Modern Philosophy; Or, A Treatise of Moral and Metaphysical Philosophy from the Fourteenth Century to the French Revolution: With a Glimpse Into the Nineteenth Century

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Griffin, Bohn, and Company, 1862 - Philosophy, Modern - 676 pages
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Page 651 - The gold and the crystal cannot equal it ; and the exchange of it shall not be for jewels of fine gold. No mention shall be made of coral or of pearls ; for the price of wisdom is above rubies.
Page 388 - Isaac; (for the children being not yet born, neither having done any good or evil, that the purpose of God according to election might stand, not of works, but of him that calleth;) it was said unto her, The elder shall serve the younger. As it is written, Jacob have I loved, but Esau have I hated.
Page 575 - So that, upon the whole, we may conclude that the Christian Religion not only was at first attended with miracles, but even at this day cannot be believed by any reasonable person without one. Mere reason is insufficient to convince us of its veracity : and whoever is moved by faith to assent to it, is conscious of a continued miracle in his own person, which subverts all the principles of his understanding, and gives him a determination to believe what is most contrary to custom and experience.
Page 665 - For not to think of what I needs must feel, But to be still and patient, all I can; And haply by abstruse research to steal From my own nature all the natural man — This was my sole resource, my only plan: Till that which suits a part infects the whole, And now is almost grown the habit of my soul.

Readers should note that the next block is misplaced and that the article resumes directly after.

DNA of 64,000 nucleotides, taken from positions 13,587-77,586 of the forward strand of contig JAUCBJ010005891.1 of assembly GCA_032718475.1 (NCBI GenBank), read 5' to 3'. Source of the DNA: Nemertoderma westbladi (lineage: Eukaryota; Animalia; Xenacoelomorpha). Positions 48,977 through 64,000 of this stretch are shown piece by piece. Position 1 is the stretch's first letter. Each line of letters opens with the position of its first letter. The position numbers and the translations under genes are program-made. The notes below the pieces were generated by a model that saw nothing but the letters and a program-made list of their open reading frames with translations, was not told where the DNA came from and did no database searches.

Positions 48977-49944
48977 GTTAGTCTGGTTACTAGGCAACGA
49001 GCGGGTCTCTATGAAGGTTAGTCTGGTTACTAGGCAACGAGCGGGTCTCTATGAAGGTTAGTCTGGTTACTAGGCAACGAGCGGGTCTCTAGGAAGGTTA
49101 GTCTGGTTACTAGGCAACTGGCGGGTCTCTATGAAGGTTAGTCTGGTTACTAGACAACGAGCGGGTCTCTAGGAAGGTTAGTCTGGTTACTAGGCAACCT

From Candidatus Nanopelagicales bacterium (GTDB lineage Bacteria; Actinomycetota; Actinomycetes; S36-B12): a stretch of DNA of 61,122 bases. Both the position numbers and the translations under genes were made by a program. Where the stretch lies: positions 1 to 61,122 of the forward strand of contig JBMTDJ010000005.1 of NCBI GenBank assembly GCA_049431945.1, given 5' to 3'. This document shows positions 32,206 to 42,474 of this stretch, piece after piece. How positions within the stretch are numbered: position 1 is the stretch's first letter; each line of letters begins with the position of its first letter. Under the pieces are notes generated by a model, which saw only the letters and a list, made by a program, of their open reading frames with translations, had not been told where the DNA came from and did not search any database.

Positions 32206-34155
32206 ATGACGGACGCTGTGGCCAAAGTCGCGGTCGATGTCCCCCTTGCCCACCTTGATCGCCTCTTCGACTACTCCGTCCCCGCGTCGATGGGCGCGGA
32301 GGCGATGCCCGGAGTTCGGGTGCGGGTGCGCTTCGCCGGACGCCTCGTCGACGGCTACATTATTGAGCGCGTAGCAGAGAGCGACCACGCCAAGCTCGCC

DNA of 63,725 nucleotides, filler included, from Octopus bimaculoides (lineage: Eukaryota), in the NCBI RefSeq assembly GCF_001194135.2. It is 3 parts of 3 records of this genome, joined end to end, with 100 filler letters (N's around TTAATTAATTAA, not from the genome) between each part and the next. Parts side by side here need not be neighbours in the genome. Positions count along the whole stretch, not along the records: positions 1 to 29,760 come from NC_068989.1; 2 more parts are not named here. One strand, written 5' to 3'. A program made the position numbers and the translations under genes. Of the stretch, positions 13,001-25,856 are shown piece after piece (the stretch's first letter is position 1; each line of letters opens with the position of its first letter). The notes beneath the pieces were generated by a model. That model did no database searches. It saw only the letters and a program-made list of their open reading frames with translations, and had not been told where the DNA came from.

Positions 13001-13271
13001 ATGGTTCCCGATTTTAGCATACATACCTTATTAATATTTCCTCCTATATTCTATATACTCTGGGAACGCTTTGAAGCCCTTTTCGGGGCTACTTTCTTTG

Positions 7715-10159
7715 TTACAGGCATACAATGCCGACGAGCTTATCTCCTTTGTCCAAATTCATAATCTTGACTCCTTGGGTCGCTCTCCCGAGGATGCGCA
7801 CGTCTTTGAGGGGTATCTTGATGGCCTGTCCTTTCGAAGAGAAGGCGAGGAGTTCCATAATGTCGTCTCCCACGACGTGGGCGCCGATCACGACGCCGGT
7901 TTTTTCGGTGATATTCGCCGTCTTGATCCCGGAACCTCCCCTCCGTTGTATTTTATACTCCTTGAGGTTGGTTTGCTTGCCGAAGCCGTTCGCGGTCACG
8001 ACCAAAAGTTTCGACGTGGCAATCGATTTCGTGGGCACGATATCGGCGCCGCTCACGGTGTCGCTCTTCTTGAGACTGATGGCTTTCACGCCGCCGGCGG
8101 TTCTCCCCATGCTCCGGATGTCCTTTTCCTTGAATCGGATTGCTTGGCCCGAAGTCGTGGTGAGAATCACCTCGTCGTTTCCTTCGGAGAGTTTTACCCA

Page 223 - But it is manifest that Plato in his opinion of Ideas, as one that had a wit of elevation situate as upon a cliff, did descry that forms were the true object of knowledge ; but lost the real fruit of his opinion, by considering of forms as absolutely abstracted from matter, and not confined and determined by matter ; and so turning his opinion upon Theology, wherewith all his natural philosophy is infected.
Page 651 - God understandeth the way thereof, And he knoweth the place thereof. For he looketh to the ends of the earth, And seeth under the whole heaven ; To make the weight for the winds ; And he weigheth the waters by measure. When he made a decree for the rain, And a way for the lightning of the thunder : Then did he see it, and declare it ; He prepared it, yea, and searched it out. And unto man he said, Behold, The fear of the LORD, that is wisdom ; And to depart from evil is understanding.
Page 224 - For, if the wit be dull, they sharpen it; if too wandering, they fix it; if too inherent in the sense, they abstract it.
Page 435 - Whereas, were the capacities of our understandings well considered, the extent of our knowledge once discovered, and the horizon found which sets the bounds between the enlightened and dark parts of things; between what is and what is not comprehensible by us, men would perhaps with less scruple acquiesce in the avowed ignorance of the one, and employ their thoughts and discourse with more advantage and satisfaction in the other.
Page 229 - So that we are much beholden to Machiavel and others, that write what men do, and not what they ought to do.
Page 243 - that the scope of all speculation is the performance of some action or thing to be done," and I have not any very great respect for, or interest in, mere knowing as such.

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